First, the speed of your Internet connection will determine that you will see the greatest difference when connecting to a VPN.
This sounds obvious, but it's worth checking out. If your home broadband connection is very fast (say 200Mbps due to the controversy) then you will definitely know when you connect to a VPN that works at 50Mbps.
But if your broadband provider only provides you with 40Mbps connectivity, then a VPN service connection that works at 50Mbps will not affect your download speed.
Unfortunately, this is a very simple idea of how everything works and there are many factors that affect speed.
This is a very important factor in most cases. It is also the reason why most VPN applications automatically choose the nearest server if you don't select them yourself – a server close to your virtual reality location will provide the highest speed.
You can easily verify this by trying using the Speedtest.net website (or application) to monitor your download and upload speed when you connect to a VPN server in the same country as you, and then back up when you connect to a server on the other side of the world.
You can expect to get very close to your average broadband speed when you connect to a local VPN server – in USA in our 100Mbps test queue we often see 75Mbps up to 100Mbps filled with many VPN services through servers.
But if you try the speed on Australian or Asian servers, the speed can drop to 10Mbps or less.
The physical distance is still valid even with policies like WireGuard – you will only get the fastest advertised speed when you connect to a server that is very close.
If the location of the server doesn't matter, because you want the privacy and security that only VPN provides, then no problem: you can choose the nearest server.
However, if you need to select a server in the U.S. or somewhere thousands of miles away to open websites or other content, then it's worth choosing a VPN service that provides an instant connection from that country to yours. However, if again, it should be faster, or simply faster, at your broadband speed.
What affects the speed of a VPN?
As mentioned above, some things contribute to the speed you'll get on a VPN at any given time. Although there is some consensus, the speed of your Internet connection varies all the time.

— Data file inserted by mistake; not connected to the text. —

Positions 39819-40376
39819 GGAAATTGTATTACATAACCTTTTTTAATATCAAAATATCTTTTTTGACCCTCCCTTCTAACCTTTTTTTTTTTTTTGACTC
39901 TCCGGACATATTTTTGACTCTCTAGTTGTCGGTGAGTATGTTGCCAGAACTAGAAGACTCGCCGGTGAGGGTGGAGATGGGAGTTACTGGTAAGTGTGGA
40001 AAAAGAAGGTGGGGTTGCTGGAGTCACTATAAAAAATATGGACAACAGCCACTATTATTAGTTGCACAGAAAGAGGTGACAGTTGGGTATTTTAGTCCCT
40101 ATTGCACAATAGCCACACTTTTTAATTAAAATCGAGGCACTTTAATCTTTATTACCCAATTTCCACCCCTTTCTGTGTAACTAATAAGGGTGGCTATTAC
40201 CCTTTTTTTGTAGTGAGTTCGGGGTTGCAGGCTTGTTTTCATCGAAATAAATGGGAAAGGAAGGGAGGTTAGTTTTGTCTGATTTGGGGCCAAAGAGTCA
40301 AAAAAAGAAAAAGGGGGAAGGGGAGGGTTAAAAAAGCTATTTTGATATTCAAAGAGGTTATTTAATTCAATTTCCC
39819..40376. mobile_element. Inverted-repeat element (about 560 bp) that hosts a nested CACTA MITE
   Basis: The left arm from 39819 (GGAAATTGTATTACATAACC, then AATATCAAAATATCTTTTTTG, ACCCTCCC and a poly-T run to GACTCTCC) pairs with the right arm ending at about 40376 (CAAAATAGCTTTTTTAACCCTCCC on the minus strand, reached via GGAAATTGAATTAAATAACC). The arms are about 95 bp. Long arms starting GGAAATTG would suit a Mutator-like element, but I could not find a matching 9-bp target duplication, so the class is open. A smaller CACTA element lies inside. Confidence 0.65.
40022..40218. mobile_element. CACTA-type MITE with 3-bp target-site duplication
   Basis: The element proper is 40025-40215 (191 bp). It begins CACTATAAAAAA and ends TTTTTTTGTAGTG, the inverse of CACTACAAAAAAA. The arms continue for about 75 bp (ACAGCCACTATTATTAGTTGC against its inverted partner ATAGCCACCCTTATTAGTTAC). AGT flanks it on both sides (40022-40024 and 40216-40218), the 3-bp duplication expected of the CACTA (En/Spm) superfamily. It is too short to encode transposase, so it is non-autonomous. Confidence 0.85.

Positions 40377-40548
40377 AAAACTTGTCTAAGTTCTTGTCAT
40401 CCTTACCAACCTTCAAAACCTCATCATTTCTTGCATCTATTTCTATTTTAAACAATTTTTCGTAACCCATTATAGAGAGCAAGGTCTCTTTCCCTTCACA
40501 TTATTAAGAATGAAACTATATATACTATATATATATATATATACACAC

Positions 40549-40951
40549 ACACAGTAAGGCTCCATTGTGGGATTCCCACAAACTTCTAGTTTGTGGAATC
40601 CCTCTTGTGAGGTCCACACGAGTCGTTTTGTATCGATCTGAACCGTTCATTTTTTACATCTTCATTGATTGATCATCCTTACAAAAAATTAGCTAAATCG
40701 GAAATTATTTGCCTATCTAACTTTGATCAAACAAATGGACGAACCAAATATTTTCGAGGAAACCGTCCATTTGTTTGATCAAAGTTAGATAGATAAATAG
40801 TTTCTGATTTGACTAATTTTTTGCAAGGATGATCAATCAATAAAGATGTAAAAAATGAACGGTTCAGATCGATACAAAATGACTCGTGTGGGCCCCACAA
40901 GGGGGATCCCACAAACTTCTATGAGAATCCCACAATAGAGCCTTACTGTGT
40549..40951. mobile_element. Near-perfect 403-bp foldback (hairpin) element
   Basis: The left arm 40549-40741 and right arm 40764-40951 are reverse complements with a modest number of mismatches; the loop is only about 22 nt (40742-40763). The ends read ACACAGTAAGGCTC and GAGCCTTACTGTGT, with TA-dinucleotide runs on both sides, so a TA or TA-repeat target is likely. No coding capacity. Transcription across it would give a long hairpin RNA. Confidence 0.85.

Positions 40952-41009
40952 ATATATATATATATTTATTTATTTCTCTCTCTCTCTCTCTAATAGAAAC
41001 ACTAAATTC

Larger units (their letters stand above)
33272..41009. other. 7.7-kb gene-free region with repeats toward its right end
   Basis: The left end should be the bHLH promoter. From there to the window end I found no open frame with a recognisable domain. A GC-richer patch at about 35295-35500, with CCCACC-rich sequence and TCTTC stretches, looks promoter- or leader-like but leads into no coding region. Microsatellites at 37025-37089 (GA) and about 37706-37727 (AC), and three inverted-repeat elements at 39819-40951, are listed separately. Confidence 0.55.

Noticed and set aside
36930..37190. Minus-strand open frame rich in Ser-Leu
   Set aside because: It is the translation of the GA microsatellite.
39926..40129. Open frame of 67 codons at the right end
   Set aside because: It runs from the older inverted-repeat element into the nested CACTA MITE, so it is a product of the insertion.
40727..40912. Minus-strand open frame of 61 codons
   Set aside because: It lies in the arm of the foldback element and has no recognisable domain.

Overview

This may be due to the number of people using a particular VPN server, the time of day, or the day of the week.
That's why it's so hard to say how fast each VPN service is. You'll have to test each server several times at different days and times. And the servers are being upgraded, and additional servers are being added to the states, which means that performance may change from month to month.
Keep this in mind when you see the results of the speed tests. online – Valid only on the day they were run, and they should be multiple checkpoints. They should also show the location of the tests, as the speed of the US VPN server will vary if one tester is in Europe and the other in the US.
If you dig deeper, you will see that the performance varies depending on the protocol used. As mentioned, WireGuard is one of the latest protocols and can be twice as fast as OpenVPN and older policies, in part because it requires less processing power from your device to encrypt the data, which can also mean that the process can occur much faster.
In addition, not all protocols can be used on all devices, so you may also be dependent on the device on which you need to use a VPN to determine the reception speed.
What are the fastest VPN services?
I hope you can now see why it is not easy to answer this question. The speed will depend on the exact location and location of the VPN server you want to connect to, and on the device you are using. That said, the following services are among those that provide fast VPN speed, no matter what location:
- ExpressVPN (Its Lightway protocol is currently under construction)
- NordVPN (just released WireGuard)
- IvacyVPN (own and operate their own servers and network. Perfect for Torrent.)
- PureVPN (recently posted on WireGuard)